The clinical trial industry, which I work in, is in crisis.
Roughly half of clinical trials go unreported. Industry-sponsored trials are four times more likely to produce positive results than non-industry trials. And even when trials are reported, the investigators usually fail to share their study results: nearly 90 percent of trials on ClinicalTrials.gov lack results.
Failure to report clinical trial results puts patients in danger. Here’s one example of that: GlaxoSmithKline, the maker of the antidepressant Paxil, recently paid $3 billion for failing to disclose trial data showing that Paxil was not only no more effective than placebo but was also linked to increased suicide attempts among teenagers. The effectiveness of statins, the Tamiflu anti-flu medicine, antipsychotics, and other drugs have come under question due to improperly reported data. Without complete disclosure of trial results, physicians can’t make informed decisions for their patients.
A recently passed final rule from the Department of Health and Human Services now requires that all NIH-sponsored clinical trials be reported on ClinicalTrials.gov. A complementary policy from the National Institutes of Health covers registering and submitting summary results information to ClinicalTrials.gov for all NIH-funded trials, including those not covered by the final rule.
Unreported trials are subject to daily fines of $11,833. Researchers have 90 days after the rule is enacted on January 18, 2017 to comply with it. Excellent summaries of the rule have been published by the NIH and in the New England Journal of Medicine.
The final rule should help address some of the troubling trends in the clinical trial industry. It clears up ambiguous reporting requirements and explicitly requires investigators to submit clinical trial results, adverse events, and statistical methods. These are steps in the right direction that could limit the unscientific practices plaguing the trial industry.
But the final rule doesn’t go far enough, mainly because FDA lacks the staff and the political will to adequately enforce it. As STAT reported in December 2015, the FDA had never levied a single fine for clinical trial reporting violations. Representatives from the FDA cite legal complexities and lack of employees, yet critics have also pointed out the FDA is effectively on the pharmaceutical industry’s payroll. Under the Prescription Drug User Fee Act, the FDA supplements its budget by charging pharmaceutical companies drug application fees that totaled $855 million in fiscal year 2015.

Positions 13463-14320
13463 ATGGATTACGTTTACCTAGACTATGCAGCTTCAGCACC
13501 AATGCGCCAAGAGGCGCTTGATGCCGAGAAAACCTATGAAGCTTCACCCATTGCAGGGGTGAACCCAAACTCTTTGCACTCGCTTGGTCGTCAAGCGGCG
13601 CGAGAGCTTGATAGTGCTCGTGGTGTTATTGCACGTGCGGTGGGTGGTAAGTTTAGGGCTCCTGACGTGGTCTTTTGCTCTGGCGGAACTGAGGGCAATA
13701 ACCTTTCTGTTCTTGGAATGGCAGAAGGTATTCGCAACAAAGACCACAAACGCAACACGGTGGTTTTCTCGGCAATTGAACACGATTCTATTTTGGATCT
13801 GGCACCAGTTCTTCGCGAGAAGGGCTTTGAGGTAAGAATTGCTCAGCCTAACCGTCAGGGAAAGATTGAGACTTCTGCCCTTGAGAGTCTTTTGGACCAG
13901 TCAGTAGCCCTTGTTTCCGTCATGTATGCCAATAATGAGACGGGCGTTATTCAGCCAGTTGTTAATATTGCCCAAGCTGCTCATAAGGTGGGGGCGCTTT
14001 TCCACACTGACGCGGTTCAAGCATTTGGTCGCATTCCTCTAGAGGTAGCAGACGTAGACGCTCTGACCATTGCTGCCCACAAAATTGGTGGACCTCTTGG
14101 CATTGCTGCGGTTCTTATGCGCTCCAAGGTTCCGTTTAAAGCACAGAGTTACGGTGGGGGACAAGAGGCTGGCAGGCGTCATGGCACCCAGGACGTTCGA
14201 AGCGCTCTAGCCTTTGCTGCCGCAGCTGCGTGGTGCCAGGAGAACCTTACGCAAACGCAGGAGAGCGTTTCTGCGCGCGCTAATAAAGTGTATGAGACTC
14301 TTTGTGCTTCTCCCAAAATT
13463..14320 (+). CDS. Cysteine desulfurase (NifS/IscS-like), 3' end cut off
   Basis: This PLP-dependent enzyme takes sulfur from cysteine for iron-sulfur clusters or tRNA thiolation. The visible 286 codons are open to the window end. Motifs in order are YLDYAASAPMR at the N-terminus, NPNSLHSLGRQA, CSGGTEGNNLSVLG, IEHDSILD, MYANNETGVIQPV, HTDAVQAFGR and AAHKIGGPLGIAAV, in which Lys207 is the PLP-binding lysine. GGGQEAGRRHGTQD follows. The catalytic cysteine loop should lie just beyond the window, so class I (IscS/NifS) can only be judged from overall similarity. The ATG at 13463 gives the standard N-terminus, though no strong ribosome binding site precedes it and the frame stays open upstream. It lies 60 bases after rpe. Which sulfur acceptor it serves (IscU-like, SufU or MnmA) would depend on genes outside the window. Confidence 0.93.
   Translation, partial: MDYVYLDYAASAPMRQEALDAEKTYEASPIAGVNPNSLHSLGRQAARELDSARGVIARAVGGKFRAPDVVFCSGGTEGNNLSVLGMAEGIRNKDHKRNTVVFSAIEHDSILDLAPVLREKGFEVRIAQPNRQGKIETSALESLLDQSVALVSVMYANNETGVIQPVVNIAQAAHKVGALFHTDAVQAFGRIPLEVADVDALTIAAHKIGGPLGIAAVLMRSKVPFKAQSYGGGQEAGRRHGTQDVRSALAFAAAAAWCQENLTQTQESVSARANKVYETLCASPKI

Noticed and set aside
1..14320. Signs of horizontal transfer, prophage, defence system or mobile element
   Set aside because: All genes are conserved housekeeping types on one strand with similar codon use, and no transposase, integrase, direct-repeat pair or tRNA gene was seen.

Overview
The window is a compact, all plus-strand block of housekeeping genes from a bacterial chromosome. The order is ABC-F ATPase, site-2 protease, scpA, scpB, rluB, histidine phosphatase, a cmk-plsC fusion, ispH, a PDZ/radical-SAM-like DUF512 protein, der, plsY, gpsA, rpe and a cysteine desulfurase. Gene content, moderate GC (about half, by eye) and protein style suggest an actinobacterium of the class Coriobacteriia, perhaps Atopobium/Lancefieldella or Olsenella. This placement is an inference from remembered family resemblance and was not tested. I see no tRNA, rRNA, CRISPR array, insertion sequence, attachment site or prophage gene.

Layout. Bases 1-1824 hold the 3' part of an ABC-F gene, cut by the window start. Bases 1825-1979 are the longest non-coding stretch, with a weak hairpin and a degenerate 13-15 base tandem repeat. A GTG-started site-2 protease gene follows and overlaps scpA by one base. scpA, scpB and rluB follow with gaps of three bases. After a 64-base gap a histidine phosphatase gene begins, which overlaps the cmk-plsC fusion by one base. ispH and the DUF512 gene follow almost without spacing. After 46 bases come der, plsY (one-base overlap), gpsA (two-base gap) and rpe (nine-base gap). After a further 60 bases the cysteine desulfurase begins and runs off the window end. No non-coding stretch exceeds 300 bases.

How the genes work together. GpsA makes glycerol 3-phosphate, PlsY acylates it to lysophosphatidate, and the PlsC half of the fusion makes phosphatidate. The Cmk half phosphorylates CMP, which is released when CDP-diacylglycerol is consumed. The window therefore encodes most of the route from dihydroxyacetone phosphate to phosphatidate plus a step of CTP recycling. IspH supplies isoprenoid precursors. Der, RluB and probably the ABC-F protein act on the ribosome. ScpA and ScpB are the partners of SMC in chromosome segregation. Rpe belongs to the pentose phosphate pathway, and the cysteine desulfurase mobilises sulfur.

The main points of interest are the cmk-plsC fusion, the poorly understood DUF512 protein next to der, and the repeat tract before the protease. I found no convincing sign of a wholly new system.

The current FDA commissioner, Dr. Robert Califf, has said that the FDA will not be adding staff to enforce the final rule. That’s a mistake. How else can we expect the rule to be enforced? I work in a research group that conducts more than a dozen clinical trials and know firsthand that researchers don’t have the impetus to report their trials unless there are strong incentives to do so — like enforcement and the threat of fines.
In a perfect world, the FDA would receive more funding to hire employees so it could independently enforce this policy. In the meantime, researchers can check the reporting practices of their own institutions or sign a petition to support the Alltrials campaign. Another project called OpenTrials, a collaboration between Open Knowledge International and the University of Oxford Data Lab, aims to “locate, match, and share all publicly accessible data and documents, on all trials conducted, on all medicines and other treatments, globally.” It is seeking volunteers to contribute clinical trial data.
I know from personal experience that clinical trial reporting can be tedious and seemingly unrewarding work. But the transparent exchange of scientific data is integral to evidence-based medicine and public health. While the new final rule is a step in the right direction, the public and the research community also need to support efforts like AllTrials and OpenTrials.
Chris Cai is a clinical research coordinator at Massachusetts General Hospital in Boston.